The books don’t have to be complicated to make. The simplest is a piece of folded card, with the required number of pages folded and either glued or stabled into place. For very young children, a great place to start making their own books, is writing about themselves. Writing about their family, pets and favourite food and places really engages them. 



For many years I treasured my first handmade book, “All about Me.” I made it at the age of four, with help from my teacher, lots of yellow wool hair and two blue buttons for eyes. Today, of course, you can use the computer to produce equally thrilling results and multiple copies for grandparents, for example.
Homemade books can come in many different materials and open and close in a variety of ways. Susan Kapuscinski Gaylord, is an American teacher who is passionate about bookmaking for children. Her varied and interesting projects can be found on the link below:  
                                 


http://www.makingbooks.com/freeprojects.shtml

Homemade books can come in all shapes and sizes and be about anything! For children who prefer reading and writing non-fiction, these can fit very well with a favourite topic.  In the past, we’ve made books shaped like Viking boats, cats, Tudor houses and trains. The link below shows one example of how to create a book shaped like a house.
                                                             

Pop-up books are great fun to make too. Because they are not much more than a card, they are not daunting for younger children. The writing needs to happen before the pop-up is made, so can work as an incentive. Parents may to help with some of the more intricate designs on the link below.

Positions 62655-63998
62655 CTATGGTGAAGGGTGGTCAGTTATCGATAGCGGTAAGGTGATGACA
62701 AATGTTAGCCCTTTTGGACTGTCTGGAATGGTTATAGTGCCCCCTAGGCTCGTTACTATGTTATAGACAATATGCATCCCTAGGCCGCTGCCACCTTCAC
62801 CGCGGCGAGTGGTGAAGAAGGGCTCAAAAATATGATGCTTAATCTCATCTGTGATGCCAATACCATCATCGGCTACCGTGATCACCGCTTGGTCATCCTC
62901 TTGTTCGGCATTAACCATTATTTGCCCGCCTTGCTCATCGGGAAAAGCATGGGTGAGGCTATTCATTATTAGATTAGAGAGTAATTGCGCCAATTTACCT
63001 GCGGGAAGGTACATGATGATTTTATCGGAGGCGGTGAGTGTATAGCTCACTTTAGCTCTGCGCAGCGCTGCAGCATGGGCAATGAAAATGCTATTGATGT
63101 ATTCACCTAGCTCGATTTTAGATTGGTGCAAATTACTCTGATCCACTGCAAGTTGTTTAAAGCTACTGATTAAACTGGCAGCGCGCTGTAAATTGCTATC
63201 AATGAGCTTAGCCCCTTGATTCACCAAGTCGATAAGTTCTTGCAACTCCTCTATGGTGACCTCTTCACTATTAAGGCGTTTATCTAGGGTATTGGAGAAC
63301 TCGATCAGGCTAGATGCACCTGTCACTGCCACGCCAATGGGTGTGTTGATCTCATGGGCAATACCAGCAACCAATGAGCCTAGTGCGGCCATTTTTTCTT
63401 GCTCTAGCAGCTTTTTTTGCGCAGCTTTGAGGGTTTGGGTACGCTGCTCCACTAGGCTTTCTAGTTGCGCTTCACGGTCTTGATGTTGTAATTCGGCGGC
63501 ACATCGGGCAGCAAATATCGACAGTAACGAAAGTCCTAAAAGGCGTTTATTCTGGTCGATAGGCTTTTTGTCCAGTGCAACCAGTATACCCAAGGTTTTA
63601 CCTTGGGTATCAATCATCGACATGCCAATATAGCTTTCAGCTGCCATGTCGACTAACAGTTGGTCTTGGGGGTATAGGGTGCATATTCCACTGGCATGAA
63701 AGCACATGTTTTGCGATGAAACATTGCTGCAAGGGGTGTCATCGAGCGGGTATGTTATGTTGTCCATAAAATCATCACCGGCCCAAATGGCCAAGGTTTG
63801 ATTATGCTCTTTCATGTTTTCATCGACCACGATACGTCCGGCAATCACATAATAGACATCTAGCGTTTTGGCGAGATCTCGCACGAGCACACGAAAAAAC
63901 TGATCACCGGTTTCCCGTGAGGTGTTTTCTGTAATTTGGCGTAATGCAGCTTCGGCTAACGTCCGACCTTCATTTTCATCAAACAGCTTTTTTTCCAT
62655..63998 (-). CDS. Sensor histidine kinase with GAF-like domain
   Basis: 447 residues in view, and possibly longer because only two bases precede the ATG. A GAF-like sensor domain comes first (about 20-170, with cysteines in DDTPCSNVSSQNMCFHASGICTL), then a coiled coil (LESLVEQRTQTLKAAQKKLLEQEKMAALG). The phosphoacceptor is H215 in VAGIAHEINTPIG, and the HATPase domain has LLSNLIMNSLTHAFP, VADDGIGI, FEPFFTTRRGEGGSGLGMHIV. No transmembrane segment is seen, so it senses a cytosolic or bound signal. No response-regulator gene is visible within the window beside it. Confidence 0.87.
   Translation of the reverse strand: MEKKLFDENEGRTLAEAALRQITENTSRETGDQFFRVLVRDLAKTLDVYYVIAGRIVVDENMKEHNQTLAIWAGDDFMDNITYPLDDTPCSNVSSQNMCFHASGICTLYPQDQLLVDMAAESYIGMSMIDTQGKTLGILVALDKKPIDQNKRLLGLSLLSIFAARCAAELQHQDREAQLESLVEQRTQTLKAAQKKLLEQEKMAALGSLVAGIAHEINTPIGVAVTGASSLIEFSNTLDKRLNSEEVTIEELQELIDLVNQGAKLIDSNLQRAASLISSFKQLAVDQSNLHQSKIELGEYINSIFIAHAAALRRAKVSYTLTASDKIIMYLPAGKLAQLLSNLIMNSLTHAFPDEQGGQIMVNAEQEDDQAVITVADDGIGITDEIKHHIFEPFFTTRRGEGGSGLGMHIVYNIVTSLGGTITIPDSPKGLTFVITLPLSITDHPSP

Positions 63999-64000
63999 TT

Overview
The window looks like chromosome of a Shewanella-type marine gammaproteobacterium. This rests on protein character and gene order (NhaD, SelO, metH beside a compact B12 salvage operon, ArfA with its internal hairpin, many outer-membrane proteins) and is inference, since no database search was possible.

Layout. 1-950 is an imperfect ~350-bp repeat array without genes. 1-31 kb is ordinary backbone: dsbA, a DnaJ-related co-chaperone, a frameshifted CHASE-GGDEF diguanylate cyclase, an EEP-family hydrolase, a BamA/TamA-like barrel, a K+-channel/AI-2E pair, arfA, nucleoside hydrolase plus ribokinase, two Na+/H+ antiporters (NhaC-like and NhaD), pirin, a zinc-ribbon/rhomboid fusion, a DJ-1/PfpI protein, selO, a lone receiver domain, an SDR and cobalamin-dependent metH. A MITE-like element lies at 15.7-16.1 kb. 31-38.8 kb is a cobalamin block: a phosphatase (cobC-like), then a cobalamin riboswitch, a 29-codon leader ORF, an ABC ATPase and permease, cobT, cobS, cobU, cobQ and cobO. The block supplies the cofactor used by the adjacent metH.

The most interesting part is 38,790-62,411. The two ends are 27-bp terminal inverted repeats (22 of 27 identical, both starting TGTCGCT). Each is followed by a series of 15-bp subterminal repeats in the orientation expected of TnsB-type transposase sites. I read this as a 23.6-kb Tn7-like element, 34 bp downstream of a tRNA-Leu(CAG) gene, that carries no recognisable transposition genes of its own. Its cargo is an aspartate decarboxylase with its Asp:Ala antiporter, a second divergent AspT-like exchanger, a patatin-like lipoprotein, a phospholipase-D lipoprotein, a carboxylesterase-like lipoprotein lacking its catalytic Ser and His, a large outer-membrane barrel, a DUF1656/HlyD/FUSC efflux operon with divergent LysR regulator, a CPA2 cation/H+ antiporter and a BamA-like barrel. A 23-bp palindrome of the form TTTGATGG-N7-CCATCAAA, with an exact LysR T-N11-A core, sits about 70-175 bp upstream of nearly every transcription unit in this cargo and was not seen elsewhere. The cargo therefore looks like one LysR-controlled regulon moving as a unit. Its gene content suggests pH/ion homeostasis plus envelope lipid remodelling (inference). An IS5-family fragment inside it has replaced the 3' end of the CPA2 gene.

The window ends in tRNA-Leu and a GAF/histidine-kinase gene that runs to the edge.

So whatever your child’s interests, there is a book in them just waiting to be written. For lots more advice and ideas on helping your children to create their own books, see the link below.
Happy World Book Day!

This post was written by Bernadette Whiteley, one of our Key Stage 2 tutors at Blackhen Education.

Thursday, 12 January 2017

Blackhen Education - 2016 Review


The New Year has well and truly started. Whilst most people use this time of year to de-clutter, stash bust or turn over a new leaf, for us at Blackhen Education, it is a time to reflect and celebrate the year that has just finished.

So what did our students do in 2016?
We ran several successful competitions, starting Valentine’s Day. This is always a popular competition and the entries were lovely.






In September, students entered our Roald Dahl Day competition. As one of our best loved authors, we feel this is always an important day to celebrate.





To celebrate Christmas, students were asked to write a ghost story or design a new sledge for Father Christmas. We had a lot of fun looking at the wonderful entries and choosing our winner.